Evolution, Cooperation, and Conflict

OEF Research believes that we can gain insights into cooperation by thinking of humans as we do other animals—shaped, that is, by millions of years of evolution by natural selection. Biologists use evolutionary theory to understand the adaptive functions of social behavior, from the division of labor in honeybee colonies to lethal violence in chimpanzees. We extend the same approaches to human interactions, building mathematical models of cooperation and conflict, and testing them with experimental and epidemiological data. To this end, we study how social structures (such as inequality) and relationships (such as kinship networks) affect our willingness to help or harm one another. 

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Ecology and Evolution

Causality and the Levels of Selection

Written by Daniel Brian Krupp on March 30, 2016

When is it sensible to say that group selection has shaped organismal design? This question has prompted many replies but few credible solutions. This article provides new work that exposes the causal relationships between phenotypes and fitness.

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Research Duetting as a Collective Behavior

Duetting as a Collective Behavior

Written by Daniel Brian Krupp on February 5, 2016

Mated birds of many species vocalize together, producing duets. Duetting behavior occurs at two levels of organization: the individual level and the pair level.

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Social evolution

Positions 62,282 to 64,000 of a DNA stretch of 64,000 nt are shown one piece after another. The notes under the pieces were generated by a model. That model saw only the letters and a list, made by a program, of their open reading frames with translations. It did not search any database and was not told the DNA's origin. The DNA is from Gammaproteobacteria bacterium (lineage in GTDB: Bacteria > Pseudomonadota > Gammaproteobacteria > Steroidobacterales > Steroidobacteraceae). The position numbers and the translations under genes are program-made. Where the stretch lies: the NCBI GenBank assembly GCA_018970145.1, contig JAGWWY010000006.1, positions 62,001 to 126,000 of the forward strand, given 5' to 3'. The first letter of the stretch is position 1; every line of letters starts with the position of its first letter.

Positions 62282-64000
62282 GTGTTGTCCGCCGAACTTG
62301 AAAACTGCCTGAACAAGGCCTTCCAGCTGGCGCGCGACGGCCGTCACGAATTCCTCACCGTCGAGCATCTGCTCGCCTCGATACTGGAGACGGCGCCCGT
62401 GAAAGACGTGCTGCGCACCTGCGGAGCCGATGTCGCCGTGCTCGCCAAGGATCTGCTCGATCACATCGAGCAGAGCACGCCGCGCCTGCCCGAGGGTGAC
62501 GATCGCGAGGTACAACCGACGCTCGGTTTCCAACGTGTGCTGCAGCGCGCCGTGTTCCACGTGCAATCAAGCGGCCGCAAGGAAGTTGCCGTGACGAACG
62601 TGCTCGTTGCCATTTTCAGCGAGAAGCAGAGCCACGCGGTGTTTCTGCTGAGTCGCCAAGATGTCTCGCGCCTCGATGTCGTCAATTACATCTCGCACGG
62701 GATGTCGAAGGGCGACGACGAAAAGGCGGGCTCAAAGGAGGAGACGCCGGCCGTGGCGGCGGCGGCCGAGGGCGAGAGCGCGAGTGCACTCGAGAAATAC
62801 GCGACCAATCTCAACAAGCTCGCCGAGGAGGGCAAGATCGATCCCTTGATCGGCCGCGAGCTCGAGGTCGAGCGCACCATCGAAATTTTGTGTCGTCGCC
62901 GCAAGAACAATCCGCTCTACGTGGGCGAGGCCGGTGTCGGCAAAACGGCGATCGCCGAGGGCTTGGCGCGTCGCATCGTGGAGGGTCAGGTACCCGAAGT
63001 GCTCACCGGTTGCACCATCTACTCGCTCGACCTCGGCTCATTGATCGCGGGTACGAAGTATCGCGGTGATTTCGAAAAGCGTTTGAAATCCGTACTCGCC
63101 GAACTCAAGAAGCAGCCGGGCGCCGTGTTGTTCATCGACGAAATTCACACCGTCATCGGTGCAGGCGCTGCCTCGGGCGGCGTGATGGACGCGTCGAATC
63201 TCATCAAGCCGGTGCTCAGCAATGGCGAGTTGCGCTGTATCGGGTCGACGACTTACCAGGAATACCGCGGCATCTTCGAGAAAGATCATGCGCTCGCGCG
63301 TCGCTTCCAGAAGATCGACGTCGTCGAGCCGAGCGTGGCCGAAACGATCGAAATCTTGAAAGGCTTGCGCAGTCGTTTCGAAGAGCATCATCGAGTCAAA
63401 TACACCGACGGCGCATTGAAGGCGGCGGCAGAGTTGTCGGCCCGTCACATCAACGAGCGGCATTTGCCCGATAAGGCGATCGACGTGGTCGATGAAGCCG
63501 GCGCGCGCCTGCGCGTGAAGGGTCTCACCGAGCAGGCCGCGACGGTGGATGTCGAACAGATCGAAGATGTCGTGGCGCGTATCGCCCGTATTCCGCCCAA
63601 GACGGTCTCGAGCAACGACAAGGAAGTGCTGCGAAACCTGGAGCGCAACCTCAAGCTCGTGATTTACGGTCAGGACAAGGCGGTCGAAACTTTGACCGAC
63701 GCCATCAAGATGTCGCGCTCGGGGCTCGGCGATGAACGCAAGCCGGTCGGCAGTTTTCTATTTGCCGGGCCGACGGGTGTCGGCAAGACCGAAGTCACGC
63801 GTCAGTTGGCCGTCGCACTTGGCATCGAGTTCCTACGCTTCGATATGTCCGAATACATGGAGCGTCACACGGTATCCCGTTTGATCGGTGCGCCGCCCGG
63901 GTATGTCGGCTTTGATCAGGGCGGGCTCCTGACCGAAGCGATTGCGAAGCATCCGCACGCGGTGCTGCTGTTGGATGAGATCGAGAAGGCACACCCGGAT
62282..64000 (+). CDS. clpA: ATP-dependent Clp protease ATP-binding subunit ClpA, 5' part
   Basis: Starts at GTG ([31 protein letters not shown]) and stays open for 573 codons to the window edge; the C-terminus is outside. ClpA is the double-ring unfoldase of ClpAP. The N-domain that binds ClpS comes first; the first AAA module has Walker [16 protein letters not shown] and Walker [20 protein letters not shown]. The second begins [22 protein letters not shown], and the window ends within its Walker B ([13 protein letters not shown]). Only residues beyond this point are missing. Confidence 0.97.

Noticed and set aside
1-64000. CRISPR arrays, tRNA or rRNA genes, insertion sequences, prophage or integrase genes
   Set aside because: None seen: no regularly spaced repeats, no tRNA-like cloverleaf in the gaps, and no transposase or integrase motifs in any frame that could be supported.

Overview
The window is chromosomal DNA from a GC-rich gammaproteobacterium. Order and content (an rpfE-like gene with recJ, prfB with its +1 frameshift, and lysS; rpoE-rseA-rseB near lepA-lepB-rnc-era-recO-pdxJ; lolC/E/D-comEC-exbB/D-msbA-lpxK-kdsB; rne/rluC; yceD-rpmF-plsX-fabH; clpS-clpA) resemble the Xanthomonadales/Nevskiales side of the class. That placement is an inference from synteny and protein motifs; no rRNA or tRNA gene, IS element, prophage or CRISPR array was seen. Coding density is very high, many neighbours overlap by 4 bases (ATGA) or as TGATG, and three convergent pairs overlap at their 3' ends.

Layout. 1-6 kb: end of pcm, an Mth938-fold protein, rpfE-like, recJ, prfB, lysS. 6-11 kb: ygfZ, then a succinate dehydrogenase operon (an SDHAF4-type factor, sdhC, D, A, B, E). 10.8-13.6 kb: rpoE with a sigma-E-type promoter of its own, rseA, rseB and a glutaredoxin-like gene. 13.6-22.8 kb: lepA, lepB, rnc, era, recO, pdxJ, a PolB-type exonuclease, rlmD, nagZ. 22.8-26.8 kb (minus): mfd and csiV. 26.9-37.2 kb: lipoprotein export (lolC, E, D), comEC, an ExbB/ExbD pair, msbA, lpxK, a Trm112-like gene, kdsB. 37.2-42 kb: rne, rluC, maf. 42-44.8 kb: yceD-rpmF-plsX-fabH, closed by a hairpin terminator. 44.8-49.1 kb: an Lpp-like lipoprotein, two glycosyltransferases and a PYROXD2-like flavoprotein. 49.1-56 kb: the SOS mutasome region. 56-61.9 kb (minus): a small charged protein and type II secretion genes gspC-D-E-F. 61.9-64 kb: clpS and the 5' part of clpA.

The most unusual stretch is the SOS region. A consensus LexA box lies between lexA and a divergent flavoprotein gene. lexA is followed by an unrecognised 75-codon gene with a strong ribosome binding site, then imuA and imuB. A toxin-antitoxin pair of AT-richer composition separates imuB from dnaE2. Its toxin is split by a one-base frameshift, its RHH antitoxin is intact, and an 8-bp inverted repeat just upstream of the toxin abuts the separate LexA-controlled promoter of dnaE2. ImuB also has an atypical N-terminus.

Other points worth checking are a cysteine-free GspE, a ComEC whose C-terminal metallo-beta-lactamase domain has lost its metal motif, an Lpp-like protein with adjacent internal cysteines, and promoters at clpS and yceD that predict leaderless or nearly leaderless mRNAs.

Social evolution in the shadow of asymmetrical relatedness

Written by Daniel Brian Krupp, Peter D. Taylor on April 29, 2015

The persistence of altruism and spite remains an enduring problem of social evolution.

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Competition and Cooperation in Classroom

Cooperation and Competition in Large Classrooms

Written by Daniel Brian Krupp, Joseph Kim, Peter Taylor, Pat Barclay on October 23, 2014

Instructors of large classes often face challenges with student motivation. The classroom incentive structure – grades, extra credit, and instructor and peer acknowledgement – may shape student motivations to engage in their studies.

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Evolutionary Biology

How to distinguish altruism from spite (and why we should bother)

Written by Daniel Brian Krupp on October 8, 2013

Social behavior is often described as altruistic, spiteful, selfish, or mutually beneficial. These terms are appealing, but it has not always been clear how they are defined and what purpose they serve.

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Terrorism and Political Violence

Organizing for Resistance: How Group Structure Impacts the Character of Violence

Written by Lindsay Heger, Danielle Jung, Wendy H. Wong on November 15, 2012

How does the way in which a group organizes change the lethality of the group's attacks? In this article, we argue that groups organized vertically as hierarchies are likely to conduct more lethal attacks.

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